Don’t Let the Upcoming Holidays Stop You from Achieving Your Health Goals

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Sponsored by Sentara Northern Virginia Medical Center

Fall is a great time to look at how you’re fueling your body and the best ways to establish or achieve long-term nutrition goals. Here are the top five questions patients ask about nutrition and answers you might find helpful.

1. What is the best diet?

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Kristina Metzler

There’s no one diet that’s best for everyone. “The key is finding what works for you,” said Kristina Metzler, a registered dietitian at Sentara Northern Virginia Medical Center. “You want to find a plan that is realistic, sustainable and can fit into your lifestyle.”

Restrictive diets that eliminate whole food groups may be effective in the short term but are not sustainable or beneficial for long-term health. A healthy diet incorporates a variety of fruits and vegetables, whole grains, healthy fats, and lean proteins, said Metzler.

2. Are carbs bad for me?

Carbohydrates are present in a wide range of foods — some healthy and others not so healthy. Carbs include grains like bread, pasta, and rice; starchy vegetables like potatoes, peas, and corn; and fruits, dairy, and beans.

“Our bodies prefer to use carbs as fuel, so it is recommended that you consume carbohydrates, but the source of carbohydrate can make a difference,” said Metzler. Processed or simple carbs are foods where all the good nutrition has been removed and you are just left with the sugar, like white bread, sweets, cereals, and sugar-sweetened beverages. Good or complex carb choices are those in which the natural fiber, vitamins, and minerals are left in the food, like fruits, whole grains, beans, and dairy.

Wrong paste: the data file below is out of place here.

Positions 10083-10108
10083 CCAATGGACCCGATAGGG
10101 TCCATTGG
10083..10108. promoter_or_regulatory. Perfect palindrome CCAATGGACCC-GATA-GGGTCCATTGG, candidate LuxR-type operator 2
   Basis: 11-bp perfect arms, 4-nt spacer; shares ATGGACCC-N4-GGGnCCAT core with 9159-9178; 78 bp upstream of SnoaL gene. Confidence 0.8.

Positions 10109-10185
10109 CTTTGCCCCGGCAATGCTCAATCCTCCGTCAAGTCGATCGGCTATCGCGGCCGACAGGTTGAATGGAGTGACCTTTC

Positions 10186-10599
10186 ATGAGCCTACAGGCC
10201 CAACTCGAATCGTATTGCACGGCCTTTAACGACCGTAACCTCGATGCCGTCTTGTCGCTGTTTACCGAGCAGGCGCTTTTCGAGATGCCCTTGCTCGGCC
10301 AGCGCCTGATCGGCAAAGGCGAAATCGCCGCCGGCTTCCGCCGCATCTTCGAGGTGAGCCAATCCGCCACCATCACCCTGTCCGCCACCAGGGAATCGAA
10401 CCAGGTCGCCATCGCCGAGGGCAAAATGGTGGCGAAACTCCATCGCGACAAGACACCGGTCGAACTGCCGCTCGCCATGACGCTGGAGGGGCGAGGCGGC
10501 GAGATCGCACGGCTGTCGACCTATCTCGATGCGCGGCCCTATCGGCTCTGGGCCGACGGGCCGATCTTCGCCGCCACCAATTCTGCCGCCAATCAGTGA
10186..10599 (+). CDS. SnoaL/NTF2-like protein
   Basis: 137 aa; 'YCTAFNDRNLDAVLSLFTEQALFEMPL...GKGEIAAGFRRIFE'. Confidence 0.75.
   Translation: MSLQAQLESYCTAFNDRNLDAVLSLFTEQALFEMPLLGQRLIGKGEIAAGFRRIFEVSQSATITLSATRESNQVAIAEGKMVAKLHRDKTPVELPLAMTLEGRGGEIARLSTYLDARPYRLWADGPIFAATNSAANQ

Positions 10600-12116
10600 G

“When incorporating carbohydrates into your diet, choose complex carbohydrates the majority of the time,” said Metzler. “Remember to be mindful of the portion or serving size of the carbohydrates you consume to maintain a healthy weight.”

3. Should I take a daily vitamin?

It’s best to get all the vitamins and minerals you need from food.

“You can do this by eating a varied diet including lots of fruits and vegetables,” said Metzler. “Each color of fruit and vegetable contains different nutrients, so it’s important to eat a rainbow.”

If you’re not able to eat a varied diet, it may be good to take a daily multi-vitamin. Vitamin D is often supplemented. It is best obtained from sun exposure and many of us are not able to get the appropriate exposure needed for adequate levels. You can ask your doctor to test your vitamin D level so you know if you should start a supplement, suggests Metzler.

4. Which foods raise my cholesterol?

There are different types of cholesterol: LDL (bad cholesterol) and HDL (good cholesterol). “The goal is to raise your HDL and lower your LDL,” said Metzler.

Foods that raise your bad cholesterol are those with saturated fat, such as butter, high-fat meats like steak, and full-fat dairy. Foods that raise your good cholesterol are healthy fats like olive oil, avocado, and nuts. Foods packed with fiber, like beans and whole grains, also help lower your bad cholesterol.

“Contrary to popular belief, foods that contain cholesterol like eggs and shrimp don’t actually raise your cholesterol,” said Metzler.

5. How many calories should I eat to lose weight?

“This will vary from person to person,” said Metzler. “Calories are calculated based on your height, weight, age, and activity level.”

To lose one pound per week, you want to burn 500 more calories than you eat per day. That means you either want to consume 500 calories less than your body needs, burn 500 extra calories through exercise, or a combination of the two, according to Metzler.

“It’s important to remember that not all calories are created equally,” said Metzler. “You should focus more on the quality of your diet and make sure you’re eating from a variety of food groups and minimizing processed foods.”

If you’d like to discuss your personal nutritional goals or concerns with one of our registered dietitians, contact Sentara Diabetes and Nutrition Management at 703-523-0590 or through sentara.com/nutrition.

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